×

Warning

JUser: :_load: Unable to load user with ID: 944

Mnet Health News delivers the latest news and information articles for the world of healthcare.

A+ A A-

Final Rule Increases Payments to Hospitals

On Aug. 1, 2012, the Centers for Medicare & Medicaid Services (CMS) issued a final rule that updates fiscal year (FY) 2013 Medicare payment policies and rates for inpatient stays at general acute care and long-term care hospitals (LTCHs), and builds on the Obama Administration's work to slow growth in future health care costs by improving patient care.

The final rule also implements key elements of the Affordable Care Act's hospital value-based purchasing and hospital readmissions reduction programs. The rule advances Administration efforts to tie Medicare payments to quality health care across the delivery system, with new quality reporting measures for general acute care hospitals in FY 2015 and FY 2016; new measures for long-term care hospitals in FY 2016, and new quality reporting programs for psychiatric hospitals and cancer hospitals. In addition, the rule establishes new reporting and other requirements for the Ambulatory Surgical Center Quality Reporting (ASCQR) Program.

Under the final rule, payment rates to general acute care hospitals will increase by 2.8 percent and LTCH payments are expected to increase by $92 million or 1.7 percent in FY 2013.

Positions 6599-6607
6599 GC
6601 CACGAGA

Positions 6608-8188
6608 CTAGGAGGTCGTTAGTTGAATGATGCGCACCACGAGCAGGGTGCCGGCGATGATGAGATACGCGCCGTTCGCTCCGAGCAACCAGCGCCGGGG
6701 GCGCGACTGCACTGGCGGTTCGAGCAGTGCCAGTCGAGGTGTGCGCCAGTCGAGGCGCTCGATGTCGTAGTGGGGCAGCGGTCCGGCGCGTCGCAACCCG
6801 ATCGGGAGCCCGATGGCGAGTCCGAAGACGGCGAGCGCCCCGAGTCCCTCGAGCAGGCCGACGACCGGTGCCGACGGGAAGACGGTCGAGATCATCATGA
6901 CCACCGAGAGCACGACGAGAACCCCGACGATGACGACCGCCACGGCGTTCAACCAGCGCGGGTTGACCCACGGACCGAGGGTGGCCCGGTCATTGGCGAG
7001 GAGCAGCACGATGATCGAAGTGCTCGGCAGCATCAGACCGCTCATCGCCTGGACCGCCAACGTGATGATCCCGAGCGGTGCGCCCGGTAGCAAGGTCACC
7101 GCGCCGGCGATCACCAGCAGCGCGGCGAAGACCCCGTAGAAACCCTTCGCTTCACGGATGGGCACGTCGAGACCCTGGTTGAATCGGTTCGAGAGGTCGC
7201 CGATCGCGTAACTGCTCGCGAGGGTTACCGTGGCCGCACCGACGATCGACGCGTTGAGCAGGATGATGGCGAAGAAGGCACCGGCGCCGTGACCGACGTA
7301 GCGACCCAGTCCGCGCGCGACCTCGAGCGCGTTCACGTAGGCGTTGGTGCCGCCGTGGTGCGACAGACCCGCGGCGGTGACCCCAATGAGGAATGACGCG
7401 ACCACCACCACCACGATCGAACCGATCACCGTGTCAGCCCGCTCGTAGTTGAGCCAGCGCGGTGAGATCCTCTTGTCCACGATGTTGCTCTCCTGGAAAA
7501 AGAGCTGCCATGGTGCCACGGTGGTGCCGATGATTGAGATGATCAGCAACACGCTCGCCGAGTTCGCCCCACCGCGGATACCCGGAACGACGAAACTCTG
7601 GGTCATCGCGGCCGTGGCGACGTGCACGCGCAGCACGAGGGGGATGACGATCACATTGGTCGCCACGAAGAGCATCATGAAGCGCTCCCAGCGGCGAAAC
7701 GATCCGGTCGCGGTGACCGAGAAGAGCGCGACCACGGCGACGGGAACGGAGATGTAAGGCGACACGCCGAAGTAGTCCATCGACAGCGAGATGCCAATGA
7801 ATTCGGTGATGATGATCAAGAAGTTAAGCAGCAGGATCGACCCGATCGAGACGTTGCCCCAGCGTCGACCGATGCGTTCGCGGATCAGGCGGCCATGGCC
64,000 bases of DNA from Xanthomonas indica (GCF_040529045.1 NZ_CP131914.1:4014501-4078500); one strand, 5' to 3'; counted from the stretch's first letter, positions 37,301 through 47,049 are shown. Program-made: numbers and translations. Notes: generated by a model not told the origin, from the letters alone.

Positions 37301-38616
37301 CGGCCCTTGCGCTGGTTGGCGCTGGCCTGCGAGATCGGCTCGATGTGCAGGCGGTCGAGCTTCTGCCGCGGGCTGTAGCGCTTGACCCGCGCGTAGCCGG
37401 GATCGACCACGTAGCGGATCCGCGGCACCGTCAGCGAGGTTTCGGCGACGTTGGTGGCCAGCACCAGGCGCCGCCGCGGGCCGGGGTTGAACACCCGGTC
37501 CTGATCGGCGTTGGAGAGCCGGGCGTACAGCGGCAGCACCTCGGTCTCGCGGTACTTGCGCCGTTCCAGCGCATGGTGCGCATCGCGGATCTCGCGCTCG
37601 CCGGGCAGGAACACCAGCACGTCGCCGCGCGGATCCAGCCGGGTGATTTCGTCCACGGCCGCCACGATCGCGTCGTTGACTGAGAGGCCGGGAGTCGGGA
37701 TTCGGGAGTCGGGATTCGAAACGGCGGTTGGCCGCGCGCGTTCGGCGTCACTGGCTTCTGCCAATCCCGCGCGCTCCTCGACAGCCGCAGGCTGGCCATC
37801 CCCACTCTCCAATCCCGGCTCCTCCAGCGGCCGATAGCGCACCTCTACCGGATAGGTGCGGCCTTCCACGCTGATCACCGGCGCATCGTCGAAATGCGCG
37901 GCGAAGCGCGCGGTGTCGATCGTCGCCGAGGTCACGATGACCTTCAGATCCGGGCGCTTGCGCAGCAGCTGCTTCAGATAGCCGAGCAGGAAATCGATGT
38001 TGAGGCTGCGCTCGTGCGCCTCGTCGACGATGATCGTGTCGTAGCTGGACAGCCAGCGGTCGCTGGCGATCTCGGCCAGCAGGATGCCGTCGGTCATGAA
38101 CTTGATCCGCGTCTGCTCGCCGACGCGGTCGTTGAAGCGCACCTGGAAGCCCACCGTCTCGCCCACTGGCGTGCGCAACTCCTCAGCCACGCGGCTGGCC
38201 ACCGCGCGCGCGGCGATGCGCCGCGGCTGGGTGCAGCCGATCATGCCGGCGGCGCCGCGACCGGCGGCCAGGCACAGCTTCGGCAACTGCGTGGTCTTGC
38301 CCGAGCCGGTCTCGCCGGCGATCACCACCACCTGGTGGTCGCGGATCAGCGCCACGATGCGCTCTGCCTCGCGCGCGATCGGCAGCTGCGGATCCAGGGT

To provide hospitals with an incentive to reduce hospital readmissions and improve care coordination, the Affordable Care Act created a Hospital Readmissions Reduction Program that will reduce payments beginning in FY 2013 (for discharges on or after October 1, 2012) to certain hospitals that have excess readmissions for three selected conditions: heart attack, heart failure and pneumonia. The rule finalizes a methodology and the payment adjustment factors to account for excess readmissions for these three conditions.

For further information, please visit http://www.cms.gov/apps/media/press_ releases.asp.

Written by Pulse

Read more...

What should we be looking for in a collection vendor?

Having a professional collection agency as a vendor to recover bad debt is not an unusual or uncommon practice in the United States. No matter what the needs of the health care provider, whether they require traditional collection services, payment solutions, or a series of collection letters, the right collection vendor can provide an array of services that can help the provider reach their financial goals.

Read more...
Subscribe to this RSS feed